RE: Early out with Map?

• To: mathgroup at smc.vnet.net
• Subject: [mg16044] RE: [mg16036] Early out with Map?
• From: "Ersek, Ted R" <ErsekTR at navair.navy.mil>
• Date: Sun, 21 Feb 1999 00:15:19 -0500
• Sender: owner-wri-mathgroup at wolfram.com

```Oscar Stiffelman wrote:
__________________________

Is it possible to interrupt Map before it reaches then end of the list?

For example, how would I convert the following from procedural to
functional?

(* This is the procedural version *)
foundSolution = False;
For[i =1, i <= numChildren && ! foundSolution, i++,
If[testChild[children[[i]]],
foundSolution = True;
];
];
foundSolution

____________________

This is a great place to use Throw and Catch (a complementary pair that took
a long time for me to grasp).  You didn't indicate what you are using for
children, numChildren, and testChild.  I will use the definitions below.

In[1]:=
children={2,3,-4,3,7,-2,4,-5,1,3,-6,1};
numChildren=Length[children];
testChild[a_]:=a<0

____________________
Then your procedural version returns True since children contains negative
numbers.

In[4]:=
(* This is the procedural version *)
foundSolution = False;
For[i =1, i <= numChildren && ! foundSolution, i++,
If[testChild[children[[i]]],
foundSolution = True;
];
];
foundSolution

Out[7]=
True

____________________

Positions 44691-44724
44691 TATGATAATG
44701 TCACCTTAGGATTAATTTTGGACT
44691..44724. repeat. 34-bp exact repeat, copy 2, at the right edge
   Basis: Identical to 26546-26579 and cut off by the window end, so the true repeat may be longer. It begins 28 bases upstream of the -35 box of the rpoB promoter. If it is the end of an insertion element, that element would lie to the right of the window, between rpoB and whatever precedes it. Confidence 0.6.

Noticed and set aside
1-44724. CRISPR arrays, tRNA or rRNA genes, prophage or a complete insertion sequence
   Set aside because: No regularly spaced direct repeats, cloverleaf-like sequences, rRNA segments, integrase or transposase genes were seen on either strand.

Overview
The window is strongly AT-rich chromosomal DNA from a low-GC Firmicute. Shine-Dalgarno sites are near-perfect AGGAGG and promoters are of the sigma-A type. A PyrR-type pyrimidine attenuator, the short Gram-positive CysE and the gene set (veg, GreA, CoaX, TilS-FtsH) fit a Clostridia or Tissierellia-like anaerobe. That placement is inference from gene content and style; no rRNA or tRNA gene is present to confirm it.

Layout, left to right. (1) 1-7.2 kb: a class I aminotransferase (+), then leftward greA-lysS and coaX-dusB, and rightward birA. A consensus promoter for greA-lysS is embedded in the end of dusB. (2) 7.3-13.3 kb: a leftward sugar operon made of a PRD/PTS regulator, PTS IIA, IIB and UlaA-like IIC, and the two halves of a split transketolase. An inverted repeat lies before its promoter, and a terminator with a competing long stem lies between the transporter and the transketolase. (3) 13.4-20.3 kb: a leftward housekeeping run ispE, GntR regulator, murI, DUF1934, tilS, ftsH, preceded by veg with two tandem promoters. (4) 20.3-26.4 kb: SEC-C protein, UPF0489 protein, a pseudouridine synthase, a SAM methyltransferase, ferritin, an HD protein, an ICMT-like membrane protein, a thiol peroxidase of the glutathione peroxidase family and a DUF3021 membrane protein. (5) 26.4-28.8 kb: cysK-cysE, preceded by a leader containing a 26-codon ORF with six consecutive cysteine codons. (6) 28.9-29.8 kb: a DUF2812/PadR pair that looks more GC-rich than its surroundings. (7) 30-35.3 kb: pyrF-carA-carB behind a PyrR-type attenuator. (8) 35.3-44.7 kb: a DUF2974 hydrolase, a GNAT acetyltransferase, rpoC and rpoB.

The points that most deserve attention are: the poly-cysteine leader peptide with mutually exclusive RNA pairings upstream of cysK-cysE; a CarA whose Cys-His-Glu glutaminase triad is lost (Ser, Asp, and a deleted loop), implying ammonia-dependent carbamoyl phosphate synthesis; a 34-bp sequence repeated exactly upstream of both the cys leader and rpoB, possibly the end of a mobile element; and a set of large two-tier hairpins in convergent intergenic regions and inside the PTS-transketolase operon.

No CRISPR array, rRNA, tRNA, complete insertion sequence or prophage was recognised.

Below I show how Throw and Catch can be used to make Map quit early.

In[8]:=
children1={2,3,4,3,7,2,4,5,1,3,6,1};
children2={2,3,-4,3,7,-2,4,-5,1,3,-6,1};

In[10]:=
Catch[
Map[If[Negative[#],Throw[True]]&,children1];
False
]

Out[10]=
False

In[11]:=
Catch[
Map[If[Negative[#],Throw[True]]&,children2];
False
]

Out[11]=
True

____________________

But I think simplest solution uses Select.

In[12]:=
?Select
"Select[list, crit] picks out all elements ei of list for which crit[ei] is
True. Select[list, crit, n] picks out the first n elements for which
crit[ei] is True."

In[13]:=
Select[children1,Negative,1]
Out[13]=
{}

In[14]:=
Select[children2,Negative,1]
Out[14]=
{-4}

But you don't want the one that passed the test.  You want True or False, so
I compare the result to {} in the next line.

In[15]:=
Select[children2,Negative,1]=!={}
Out[15]=
True
______________________

Look-up Cases in the Help Browser and you will see
Cases[expr, pattern, levspec, n] gives the first (n) parts in expr which
match the pattern.  If anyone wants a discussion of 'levelspec' let me know.

In the lines below I do the same with Cases.

In[16]:=
Cases[children1,_?Negative,1,1]
Out[16]=
{}

In[17]:=
Cases[children2,_?Negative,1,1]
Out[17]=
{-4}

In[18]:=
Cases[children2,_?Negative,1,1]=!={}
Out[18]=
True

_______________________

Cases is a very powerful feature because:

- Pattern matching is VERY versatile.

- 'pattern' can be (pattern->expr)
or (pattern:>expr).

- Levelspec gives a wealth of possibilities.

- As with all functional programming in Mathematica
Cases works with any expression (not only lists).
_____________________

But as I recently warned, be wary of (pattern->expr).
If (pattern) has a name (e.g.   n_?Negative) and the pattern name is used in
(expr) then you get the wrong result if (n) has a global value.